Vladimir Nabokov

NABOKV-L post 0025226, Wed, 26 Mar 2014 13:45:25 -0300

From off-List exchanges onto actual ponderings...

* to Dave (off list): I couldn't get the point here: "reference to Silvio
helps to establish Sybil (nee Irondell) Shade's identification with the
pivotal Sylvia O'Donnell (well-connected to Zemblans and Wordsmith
administrators alike)". Dave to JM (off list) (a) "Names are part of the
connective tissue in the commentary. **Not for nothing is Kinbote an expert
on names. (It's partly why I included the second link in my response.) **Brian
Boyd answered my question about what to make of Sylvia O'Donnell (as alter
ego for Irondell, Sybil transformed) in "Azure Afterimages", Nab Studies
#6, and when I was investigating the poetic titles, the correspondence
between faun references (Silvio reinforcing the Sybil-Sylvia link) hit me,
so I lifted that bit from **http://nnyhav.blogspot.com/2005/10/garden.html
* [Here] ...another name bit that Matt Roth uncovered in PF: *
*(b) speaking of serendipity, I just stumbled on
**which tickles, especially in the conclusion to its commentary: "Marvell's
fawn is a paragon, but not a unicorn. His Nymph, abandoning herself to
full-on adolescent despair, is a real girl, if in an imaginary garden."
(the Marvell line 678 immediately precedes "Hurricane Lolita"). Maybe the
links (and bobolinks) go deeper than I can imagine ... [ ] **(c) It's
just the tickly quote below* compressed it so well (real girl, imaginary
garden) **... "You went on/**Translating into French Marvell and Donne./**It
was a year of Tempests: Hurricane/**Lolita swept from Florida to Maine."*

*Jansy Mello:* It's impossible for me to search Marvell in depth as a
reply to Dave's commentaries demand. Important information is lurking
behind "links and bobolinks," though, just as he observed to me...

A comparison between shared particularities between V.Nabokov and A.Marvell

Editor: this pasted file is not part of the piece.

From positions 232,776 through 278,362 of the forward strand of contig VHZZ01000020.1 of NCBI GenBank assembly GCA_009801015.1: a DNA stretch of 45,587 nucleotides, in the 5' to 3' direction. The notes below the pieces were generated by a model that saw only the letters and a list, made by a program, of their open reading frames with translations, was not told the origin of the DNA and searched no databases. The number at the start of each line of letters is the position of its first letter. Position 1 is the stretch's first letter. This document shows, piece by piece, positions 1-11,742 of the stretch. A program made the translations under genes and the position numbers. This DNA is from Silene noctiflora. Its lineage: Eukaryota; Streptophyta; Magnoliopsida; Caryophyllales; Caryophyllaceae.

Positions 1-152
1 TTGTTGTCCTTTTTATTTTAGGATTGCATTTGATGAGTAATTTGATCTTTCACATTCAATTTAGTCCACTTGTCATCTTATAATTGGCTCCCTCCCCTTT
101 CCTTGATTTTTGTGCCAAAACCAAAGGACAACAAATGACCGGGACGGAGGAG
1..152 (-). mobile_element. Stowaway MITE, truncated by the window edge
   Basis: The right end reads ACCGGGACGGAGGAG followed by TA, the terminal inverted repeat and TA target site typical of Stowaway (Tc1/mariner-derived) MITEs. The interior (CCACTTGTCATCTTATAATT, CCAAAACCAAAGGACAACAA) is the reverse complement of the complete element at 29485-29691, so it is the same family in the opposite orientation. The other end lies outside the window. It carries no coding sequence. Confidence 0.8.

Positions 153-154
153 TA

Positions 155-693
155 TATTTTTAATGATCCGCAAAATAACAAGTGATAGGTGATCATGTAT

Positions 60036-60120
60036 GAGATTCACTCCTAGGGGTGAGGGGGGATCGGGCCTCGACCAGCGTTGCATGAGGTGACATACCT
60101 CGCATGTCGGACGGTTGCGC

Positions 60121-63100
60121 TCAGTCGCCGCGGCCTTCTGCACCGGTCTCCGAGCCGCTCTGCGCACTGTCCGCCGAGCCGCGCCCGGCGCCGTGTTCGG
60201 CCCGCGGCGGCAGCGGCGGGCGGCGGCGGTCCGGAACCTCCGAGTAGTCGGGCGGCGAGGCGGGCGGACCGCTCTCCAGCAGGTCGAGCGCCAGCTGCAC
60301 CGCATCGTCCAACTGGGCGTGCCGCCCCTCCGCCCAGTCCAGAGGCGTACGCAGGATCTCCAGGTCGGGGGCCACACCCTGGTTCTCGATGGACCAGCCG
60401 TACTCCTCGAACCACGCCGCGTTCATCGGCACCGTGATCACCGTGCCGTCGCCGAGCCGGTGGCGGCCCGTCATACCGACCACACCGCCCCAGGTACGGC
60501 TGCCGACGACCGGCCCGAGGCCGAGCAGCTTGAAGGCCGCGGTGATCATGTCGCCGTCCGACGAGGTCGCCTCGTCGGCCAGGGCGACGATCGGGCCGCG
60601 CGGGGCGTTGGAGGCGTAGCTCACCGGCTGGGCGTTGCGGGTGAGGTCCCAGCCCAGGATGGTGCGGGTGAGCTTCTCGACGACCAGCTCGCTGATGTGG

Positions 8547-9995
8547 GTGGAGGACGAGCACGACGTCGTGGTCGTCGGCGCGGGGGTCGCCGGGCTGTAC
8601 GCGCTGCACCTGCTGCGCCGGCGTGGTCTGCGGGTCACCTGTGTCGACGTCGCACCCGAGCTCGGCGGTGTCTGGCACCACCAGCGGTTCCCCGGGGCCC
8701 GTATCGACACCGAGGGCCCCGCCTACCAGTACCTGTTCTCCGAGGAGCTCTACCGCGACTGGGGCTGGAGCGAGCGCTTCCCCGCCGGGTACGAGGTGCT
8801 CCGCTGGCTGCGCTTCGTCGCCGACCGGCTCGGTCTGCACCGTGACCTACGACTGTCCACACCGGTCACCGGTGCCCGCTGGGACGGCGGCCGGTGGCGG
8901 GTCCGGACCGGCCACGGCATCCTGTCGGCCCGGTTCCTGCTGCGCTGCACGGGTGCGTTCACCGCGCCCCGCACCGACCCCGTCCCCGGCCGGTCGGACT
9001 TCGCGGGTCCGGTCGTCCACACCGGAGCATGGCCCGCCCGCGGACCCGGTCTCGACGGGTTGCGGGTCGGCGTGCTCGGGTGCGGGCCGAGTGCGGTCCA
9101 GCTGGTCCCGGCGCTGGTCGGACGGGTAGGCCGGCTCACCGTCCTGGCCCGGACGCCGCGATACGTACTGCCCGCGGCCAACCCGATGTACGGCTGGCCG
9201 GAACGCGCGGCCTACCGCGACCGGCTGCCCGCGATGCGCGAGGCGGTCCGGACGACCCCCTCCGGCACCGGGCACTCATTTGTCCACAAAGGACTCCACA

are promised here: "*Marvell, Nabokov: Childhood and Arcadia *by Michael

See, also, Di Santo's article (Project Muse) with a promising parallel in
its abstract: *Andrew Marvell's Ambivalence toward Adult Sexuality *Michael
- SEL Studies in English Literature
Volume 48, Number 1, Winter
pp. 165-182 | 10.1353/sel.2008.0007

*Abstract *Some of Andrew Marvell's poems are marked by the presence of
powerful and attractive nymphets and threatening adult women. They are the
manifestation of a disturbance in Marvell's thought concerning adult
sexuality. At times, his speakers read like early versions of Humbert
Humbert, the famous narrator of Nabokov's Lolita, whose attraction to young
virgins betrays a desire to avoid adult sexuality. Continuities in the use
of language and the valuation of women suggest that, despite the change of
speakers, several poems can be read as a kind of confession and
justification by Marvell, raising some questions about the poet's sexuality.

* - "Marvell's fawn is a paragon, but not a unicorn. His Nymph, abandoning
herself to full-on adolescent despair, is a real girl, if in an imaginary
garden." (Carol Rumen's commentary at the address Dave brought up:

I could only wander as far as the lines by Marianne Moore (quoted by Alfred
Appel Jr. - if I remember it correctly - in *The Annotated Lolita*), on
poetry's "imaginary gardens with real toads in them," and how they apply to
VN's novels more than to VN's poems (except via J.Shade, as I see now).

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